This collection of papers has its origin in a conference held at the Uni versity of Toronto in June of 1988. The theme of the conference was Physicalism in Mathematics: Recent Work in the Philosophy of Math ematics. At the conference, papers were read by Geoffrey Hellman (Minnesota), Yvon Gauthier (Montreal), Michael Hallett (McGill), Hartry Field (USC), Bob Hale (Lancaster & St Andrew's), Alasdair Urquhart (Toronto) and Penelope Maddy (Irvine). This volume supplements updated versions of six of those papers with contributions by Jim Brown (Toronto), John Bigelow (La Trobe), John Burgess (Princeton), Chandler Davis (Toronto), David Papineau (Cambridge), Michael Resnik (North Carolina at Chapel Hill), Peter Simons (Salzburg) and Crispin Wright (St Andrews & Michigan). Together they provide a vivid, expansive snapshot of the exciting work which is currently being carried out in philosophy of mathematics. Generous financial support for the original conference was provided by the Social Sciences & Humanities Research Council of Canada, the British Council, and the Department of Philosophy together with the Office of Internal Relations at the University of Toronto. Additional support for the production of this volume was gratefully received from the Social Sciences & Humanities Research Council of Canada.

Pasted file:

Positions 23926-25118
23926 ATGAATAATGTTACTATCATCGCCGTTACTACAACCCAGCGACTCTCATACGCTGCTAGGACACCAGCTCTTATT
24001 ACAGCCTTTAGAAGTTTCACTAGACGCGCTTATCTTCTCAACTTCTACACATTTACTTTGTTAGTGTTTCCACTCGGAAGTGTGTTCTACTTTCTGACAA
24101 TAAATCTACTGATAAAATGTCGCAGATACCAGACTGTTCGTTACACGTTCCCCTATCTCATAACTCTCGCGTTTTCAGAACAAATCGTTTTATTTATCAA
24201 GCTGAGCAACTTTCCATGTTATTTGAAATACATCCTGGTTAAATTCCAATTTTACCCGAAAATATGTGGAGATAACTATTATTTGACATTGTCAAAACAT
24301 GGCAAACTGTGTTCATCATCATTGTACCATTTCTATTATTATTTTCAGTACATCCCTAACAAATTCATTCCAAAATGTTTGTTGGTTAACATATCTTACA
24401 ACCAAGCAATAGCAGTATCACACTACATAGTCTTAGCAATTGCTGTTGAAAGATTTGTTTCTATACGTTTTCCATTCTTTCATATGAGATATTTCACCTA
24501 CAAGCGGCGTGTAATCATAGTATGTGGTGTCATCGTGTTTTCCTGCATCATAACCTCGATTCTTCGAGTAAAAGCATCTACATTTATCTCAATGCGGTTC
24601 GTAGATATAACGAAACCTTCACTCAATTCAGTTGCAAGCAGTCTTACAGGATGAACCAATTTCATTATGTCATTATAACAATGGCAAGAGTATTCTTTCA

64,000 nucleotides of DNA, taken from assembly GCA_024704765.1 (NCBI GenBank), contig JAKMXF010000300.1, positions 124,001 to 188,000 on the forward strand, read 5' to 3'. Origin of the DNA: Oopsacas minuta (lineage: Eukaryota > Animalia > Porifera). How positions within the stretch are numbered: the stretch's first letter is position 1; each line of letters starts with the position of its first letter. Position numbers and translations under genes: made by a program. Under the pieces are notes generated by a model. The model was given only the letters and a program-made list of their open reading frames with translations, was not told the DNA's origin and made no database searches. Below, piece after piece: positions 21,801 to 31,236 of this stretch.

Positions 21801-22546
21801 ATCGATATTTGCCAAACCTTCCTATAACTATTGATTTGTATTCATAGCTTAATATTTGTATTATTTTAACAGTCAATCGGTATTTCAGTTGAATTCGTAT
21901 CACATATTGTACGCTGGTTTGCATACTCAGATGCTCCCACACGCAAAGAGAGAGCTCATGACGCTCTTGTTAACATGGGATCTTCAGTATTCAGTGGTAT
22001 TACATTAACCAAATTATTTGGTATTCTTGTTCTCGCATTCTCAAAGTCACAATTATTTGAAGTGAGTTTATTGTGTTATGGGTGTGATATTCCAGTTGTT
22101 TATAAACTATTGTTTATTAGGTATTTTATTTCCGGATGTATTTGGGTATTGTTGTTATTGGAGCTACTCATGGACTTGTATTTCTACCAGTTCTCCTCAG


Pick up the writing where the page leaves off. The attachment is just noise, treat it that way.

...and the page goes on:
Not only is Doctor Who the longest-running science fiction TV show in history, but it has also been translated into numerous languages, broadcast around the world, and referred to as the “way of the future” by some British politicians. The Classic Doctor Who series built up a loyal American cult following, with regular conventions and other activities. The new series, relaunched in 2005, has emerged from culthood into mass awareness, with a steadily growing viewership and major sales of DVDs. The current series, featuring the Eleventh Doctor, Matt Smith, is breaking all earlier records, in both the UK and the US. Doctor Who is a continuing story about the adventures of a mysterious alien known as “the Doctor,” a traveller of both time and space whose spacecraft is the TARDIS (Time and Relative Dimensions in Space), which from the outside looks like a British police telephone box of the 1950s. The TARDIS is “bigger on the inside than on the outside”—actually the interior is immense. The Doctor looks human, but has two hearts, and a knowledge of all languages in the universe. Periodically, when the show changes the leading actor, the Doctor “regenerates.”